> understanding at all. For a matrix M to be positive semi-definite, it
> simply has to satisfy this (which I am sure you already know but I
> repeat for others):
>
> x' * M * x >= 0 for all non-zero vectors x
>
> where x' is the complex conjugate transpose operator.
>
> And testing the sign of all of the eigenvalues of M is a necessary and
> sufficient test for this. I am not sure what the M + M' calculation in
> your post (from other links) has to do with this. For example, see
> this wiki link which agrees with my understanding:
>
> http://en.wikipedia.org/wiki/Positive-definite_matrix
>
> Here is an example of a random matrix I generated in MATLAB that is
> not Hermitian but is positive semi-definite:
>
> 0.95012928514718 0.48598246870930 0.45646766516834
> 0.23113851357429 0.89129896614890 0.01850364324822
> 0.60684258354179 0.76209683302739 0.82140716429525
>
> A Hermitian matrix (i.e., where isequal(M,M') is true ) *will* be
> positive semi-definite (an easy thing to prove), but it is not a
> necessary condition for positive semi-definiteness. Perhaps this is
> where the confusion is?
>
> James Tursa
----------
  I dug up a few web sites pertinent to this matter, James. You'll note that the
first one is the site you mentioned. In its first paragraph, which I quote
below, it appears to restrict positive definite matrices to those that are
Hermitian. The same is true of the MathWorld site for semi-definite matrices,
though elsewhere MathWorld states it differently. The matter is explained in
greater depth in the third site below which discusses non-Hermitian matrices
in one of its paragraphs. As it states in its concluding remark in this
paragraph, "There is no agreement in the literature on the proper definition
of positive-definite for non-Hermitian matrices." There are also some very
similar remarks to this last in your referenced Wikipedia site.

  In particular you will note that if you were to require that your expression
x'*M*x above be real and non-negative for all complex vectors x, then M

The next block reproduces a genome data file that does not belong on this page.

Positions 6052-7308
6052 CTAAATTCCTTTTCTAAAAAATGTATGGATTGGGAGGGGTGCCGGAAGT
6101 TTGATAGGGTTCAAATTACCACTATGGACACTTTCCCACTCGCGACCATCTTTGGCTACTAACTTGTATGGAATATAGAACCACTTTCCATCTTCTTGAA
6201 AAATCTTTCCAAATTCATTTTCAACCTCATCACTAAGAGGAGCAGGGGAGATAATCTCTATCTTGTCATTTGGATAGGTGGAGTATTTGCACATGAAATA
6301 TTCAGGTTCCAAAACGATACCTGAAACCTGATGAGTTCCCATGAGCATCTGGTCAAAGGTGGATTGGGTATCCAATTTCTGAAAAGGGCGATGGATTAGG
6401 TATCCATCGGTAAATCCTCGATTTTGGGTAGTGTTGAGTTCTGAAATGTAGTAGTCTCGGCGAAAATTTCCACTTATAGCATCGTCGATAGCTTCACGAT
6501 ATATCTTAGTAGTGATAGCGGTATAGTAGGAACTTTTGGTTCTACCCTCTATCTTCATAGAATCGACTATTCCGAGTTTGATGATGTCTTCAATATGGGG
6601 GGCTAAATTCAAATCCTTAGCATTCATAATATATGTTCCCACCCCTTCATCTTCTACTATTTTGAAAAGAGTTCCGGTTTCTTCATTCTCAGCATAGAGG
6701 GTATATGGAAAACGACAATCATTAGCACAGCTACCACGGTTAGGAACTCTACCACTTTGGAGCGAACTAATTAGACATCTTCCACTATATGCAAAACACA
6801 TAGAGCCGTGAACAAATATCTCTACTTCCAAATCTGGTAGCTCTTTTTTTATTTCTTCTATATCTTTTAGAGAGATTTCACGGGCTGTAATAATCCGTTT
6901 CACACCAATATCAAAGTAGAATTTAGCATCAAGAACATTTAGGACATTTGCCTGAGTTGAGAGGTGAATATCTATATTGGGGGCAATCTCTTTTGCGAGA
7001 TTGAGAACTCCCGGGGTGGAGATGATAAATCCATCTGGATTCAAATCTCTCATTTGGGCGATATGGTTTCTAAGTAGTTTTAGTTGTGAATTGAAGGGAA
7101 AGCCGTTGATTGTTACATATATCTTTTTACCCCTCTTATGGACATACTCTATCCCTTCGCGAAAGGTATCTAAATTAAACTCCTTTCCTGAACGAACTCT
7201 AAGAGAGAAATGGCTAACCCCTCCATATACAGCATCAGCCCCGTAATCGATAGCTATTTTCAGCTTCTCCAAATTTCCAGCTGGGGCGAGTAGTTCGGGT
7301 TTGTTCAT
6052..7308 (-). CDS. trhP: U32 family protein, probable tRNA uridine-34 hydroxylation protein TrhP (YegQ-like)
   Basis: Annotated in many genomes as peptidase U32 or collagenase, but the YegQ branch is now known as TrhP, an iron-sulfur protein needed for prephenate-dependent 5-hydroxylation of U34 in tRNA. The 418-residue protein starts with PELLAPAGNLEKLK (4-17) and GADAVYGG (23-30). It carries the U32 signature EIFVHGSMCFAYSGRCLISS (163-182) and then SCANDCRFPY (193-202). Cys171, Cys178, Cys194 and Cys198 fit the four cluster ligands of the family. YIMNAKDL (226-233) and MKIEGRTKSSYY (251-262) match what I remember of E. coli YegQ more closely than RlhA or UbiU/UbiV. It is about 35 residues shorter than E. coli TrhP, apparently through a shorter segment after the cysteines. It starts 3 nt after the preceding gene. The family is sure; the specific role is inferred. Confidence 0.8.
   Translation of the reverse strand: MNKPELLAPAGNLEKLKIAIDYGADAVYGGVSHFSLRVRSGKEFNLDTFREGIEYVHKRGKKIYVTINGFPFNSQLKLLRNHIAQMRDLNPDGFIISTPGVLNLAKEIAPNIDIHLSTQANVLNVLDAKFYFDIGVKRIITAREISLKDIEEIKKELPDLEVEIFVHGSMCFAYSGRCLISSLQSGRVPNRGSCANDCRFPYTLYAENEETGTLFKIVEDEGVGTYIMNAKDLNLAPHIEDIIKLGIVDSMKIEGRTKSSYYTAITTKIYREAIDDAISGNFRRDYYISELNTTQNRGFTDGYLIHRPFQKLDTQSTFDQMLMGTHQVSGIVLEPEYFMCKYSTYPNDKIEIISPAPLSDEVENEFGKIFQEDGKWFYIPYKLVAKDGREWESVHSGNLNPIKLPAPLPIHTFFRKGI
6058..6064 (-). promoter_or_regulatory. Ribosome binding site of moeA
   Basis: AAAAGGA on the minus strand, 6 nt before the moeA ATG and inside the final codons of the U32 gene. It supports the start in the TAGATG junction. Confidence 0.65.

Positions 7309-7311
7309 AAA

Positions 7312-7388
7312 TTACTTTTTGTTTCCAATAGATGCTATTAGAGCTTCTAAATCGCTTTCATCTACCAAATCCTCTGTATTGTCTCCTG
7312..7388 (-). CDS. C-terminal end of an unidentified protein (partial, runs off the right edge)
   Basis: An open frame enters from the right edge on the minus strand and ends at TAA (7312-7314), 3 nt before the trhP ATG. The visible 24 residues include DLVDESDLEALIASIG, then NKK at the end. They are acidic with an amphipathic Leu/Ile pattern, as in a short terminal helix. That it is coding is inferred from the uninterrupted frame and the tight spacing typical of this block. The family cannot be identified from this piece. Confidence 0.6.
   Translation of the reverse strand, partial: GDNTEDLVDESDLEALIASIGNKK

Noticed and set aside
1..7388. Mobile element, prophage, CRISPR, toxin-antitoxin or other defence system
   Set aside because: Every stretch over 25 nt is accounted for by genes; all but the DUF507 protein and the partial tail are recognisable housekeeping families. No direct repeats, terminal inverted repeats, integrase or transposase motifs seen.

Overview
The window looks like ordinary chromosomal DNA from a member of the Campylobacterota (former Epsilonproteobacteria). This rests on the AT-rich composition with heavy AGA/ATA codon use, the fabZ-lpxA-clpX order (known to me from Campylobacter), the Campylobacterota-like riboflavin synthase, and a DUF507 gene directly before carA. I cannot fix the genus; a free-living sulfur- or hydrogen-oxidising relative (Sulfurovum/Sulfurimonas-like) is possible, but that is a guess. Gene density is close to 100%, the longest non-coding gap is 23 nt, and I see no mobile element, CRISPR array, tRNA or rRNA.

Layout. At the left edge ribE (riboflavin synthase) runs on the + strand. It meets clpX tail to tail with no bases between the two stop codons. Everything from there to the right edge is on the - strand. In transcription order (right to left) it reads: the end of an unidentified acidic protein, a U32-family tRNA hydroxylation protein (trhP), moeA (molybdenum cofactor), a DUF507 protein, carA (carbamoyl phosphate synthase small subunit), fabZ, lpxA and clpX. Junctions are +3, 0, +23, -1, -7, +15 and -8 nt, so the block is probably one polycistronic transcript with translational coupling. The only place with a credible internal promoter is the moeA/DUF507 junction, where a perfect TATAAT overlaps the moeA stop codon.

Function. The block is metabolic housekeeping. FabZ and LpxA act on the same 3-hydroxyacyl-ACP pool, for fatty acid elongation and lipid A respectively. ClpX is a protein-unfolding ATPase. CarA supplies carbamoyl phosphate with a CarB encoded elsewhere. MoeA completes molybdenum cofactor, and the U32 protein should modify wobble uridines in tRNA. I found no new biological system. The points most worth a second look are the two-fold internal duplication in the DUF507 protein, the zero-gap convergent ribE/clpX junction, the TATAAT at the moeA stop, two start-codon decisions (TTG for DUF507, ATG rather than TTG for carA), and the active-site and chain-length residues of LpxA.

must necessarily be Hermitian. If you only require that the real part of x'*M*x
be non-negative for all complex x, then that would allow M to be non-
Hermitian.

  Here are the web sites and quotations which I refer you to:
-----------------------------------------------------
http://en.wikipedia.org/wiki/Positive-definite_matrix

"In linear algebra, a positive-definite matrix is a Hermitian matrix which in
many ways is analogous to a positive real number."
-----------------------------------------------------
http://mathworld.wolfram.com/PositiveSemidefiniteMatrix.html

"A positive semidefinite matrix is a Hermitian matrix all of whose eigenvalues
are nonnegative."
-----------------------------------------------------
http://www.halfvalue.com/wiki.jsp?topic=Positive-definite_matrix

"Non-Hermitian matrices
A real matrix M may have the property that xTMx > 0 for all nonzero real
vectors x without being symmetric. The matrix

 [1 1
  0 1]

provides an example. In general, we have xTMx > 0 for all real nonzero
vectors x if and only if the symmetric part, (M + MT) / 2, is positive definite.

The situation for complex matrices may be different, depending on how one
generalizes the inequality z*Mz > 0. If z*Mz is real for all complex vectors z,
then the matrix M is necessarily Hermitian. So, if we require that z*Mz be real
and positive, then M is automatically Hermitian. On the other hand, we have
that Re(z*Mz) > 0 for all complex nonzero vectors z if and only if the
Hermitian part, (M + M*) / 2, is positive definite.

In summary, the distinguishing feature between the real and complex case is
that, a bounded positive operator on a complex Hilbert space is necessarily